The Rotational energy, also known as angular kinetic energy is the kinetic energy produced because of the rotation of an object or an entity and is a fraction of its total kinetic energy. Rotational energy occurs when any form of matter rotates around a center of rotation. Rotational energy can be transformed into other forms of energy, particularly heat and translational (linear) energy. According to the law of conservation of energy, eventually, the total amount of energy in a remote system must stay constant. Loss in energy of one type must result in the gain in energy of another type. Energy transfer between the types mostly takes place through the swap over of momentum between the atomic particles of matter. Besides rotational energy, some other examples of various forms of energy consist of chemical, potential, and thermal. Hence, rotational energy is one of numerous potential ways that matter can take hold of energy.
Examining rotational energy individually around the axis of rotation of object, the reliance of rotational energy on the moment of inertia of the object is given by the relationship: Erotational = 1/2 I ω ^ 2, where, ω is the angular speed, I is the moment of inertia around the axis of rotation and E is the kinetic energy. The mechanical work needed for or which is applied throughout rotation is the torque (a twisting force) times the rotation angle. The immediate power of an angularly accelerating body is the torque or twisting force times the angular frequency. In case of the free-floating or unattached entities or objects, the axis of rotation is usually in the region of its center of mass.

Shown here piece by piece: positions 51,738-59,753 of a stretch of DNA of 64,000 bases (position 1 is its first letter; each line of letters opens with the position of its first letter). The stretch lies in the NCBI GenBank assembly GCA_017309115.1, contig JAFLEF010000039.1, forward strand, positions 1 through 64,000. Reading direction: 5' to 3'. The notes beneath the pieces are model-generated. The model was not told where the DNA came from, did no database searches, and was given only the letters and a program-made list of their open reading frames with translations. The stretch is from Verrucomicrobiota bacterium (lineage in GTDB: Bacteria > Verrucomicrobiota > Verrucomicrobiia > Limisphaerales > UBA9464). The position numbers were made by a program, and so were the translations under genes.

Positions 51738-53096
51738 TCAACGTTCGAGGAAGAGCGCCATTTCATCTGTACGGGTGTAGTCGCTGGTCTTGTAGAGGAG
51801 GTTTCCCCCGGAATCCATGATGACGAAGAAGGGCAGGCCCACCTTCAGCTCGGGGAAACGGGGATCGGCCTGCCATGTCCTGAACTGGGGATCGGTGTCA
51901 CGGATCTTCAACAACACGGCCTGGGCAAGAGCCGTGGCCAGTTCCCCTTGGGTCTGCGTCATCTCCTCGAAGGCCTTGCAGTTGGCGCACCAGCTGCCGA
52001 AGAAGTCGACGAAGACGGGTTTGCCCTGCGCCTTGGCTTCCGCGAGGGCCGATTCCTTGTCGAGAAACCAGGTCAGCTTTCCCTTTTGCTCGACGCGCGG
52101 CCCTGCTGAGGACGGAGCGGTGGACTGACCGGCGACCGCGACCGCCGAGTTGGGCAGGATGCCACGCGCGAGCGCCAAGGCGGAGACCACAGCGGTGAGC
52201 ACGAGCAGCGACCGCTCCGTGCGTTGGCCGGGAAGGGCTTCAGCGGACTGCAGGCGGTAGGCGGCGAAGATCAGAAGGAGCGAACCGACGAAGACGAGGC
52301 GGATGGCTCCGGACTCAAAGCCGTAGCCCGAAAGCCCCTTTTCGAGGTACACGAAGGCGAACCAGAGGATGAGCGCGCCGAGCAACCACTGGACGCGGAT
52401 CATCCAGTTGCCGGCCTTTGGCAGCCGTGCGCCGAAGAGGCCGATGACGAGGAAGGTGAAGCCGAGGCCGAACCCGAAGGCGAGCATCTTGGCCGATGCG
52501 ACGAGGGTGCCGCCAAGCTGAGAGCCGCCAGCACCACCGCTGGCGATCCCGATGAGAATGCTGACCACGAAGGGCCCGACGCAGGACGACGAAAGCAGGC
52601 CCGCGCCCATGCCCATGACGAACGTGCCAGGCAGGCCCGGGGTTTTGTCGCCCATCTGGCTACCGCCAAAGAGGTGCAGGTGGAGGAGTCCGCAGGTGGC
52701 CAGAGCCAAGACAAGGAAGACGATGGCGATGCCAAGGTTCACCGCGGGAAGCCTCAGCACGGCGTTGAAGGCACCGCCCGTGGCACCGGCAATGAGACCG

The relationship between the linear (or translational) and rotational motion is given as: E translational = 1/2 mv ^2, where, m is the mass and v is the linear velocity. It should be noted that in the rotating system, the moment of inertia, I takes the function of the mass, m, and the angular velocity, ω, takes the function of the linear velocity, v. The rotational energy of a rotating cylinder or any rotating object differs from one half of the translational energy (in case of massive) to the same as the translational energy (in case of hollow).
There are number of similarities between rotational energy and linear kinetic energy.
A Flywheel battery is a best realistic application of rotational energy. A flywheel battery stocks up rotational energy, similar to how a standard battery stocks up the electrical energy. In a train using flywheel battery, the linear kinetic energy of the moving train can be shifted to the rotational energy of the aboard flywheel. The effect of this shift will be a decrease in the velocity of the train. If there is no energy loss as heat, all the energy of the train’s movement can be stored in the flywheel and utilized after a while for speeding up the train.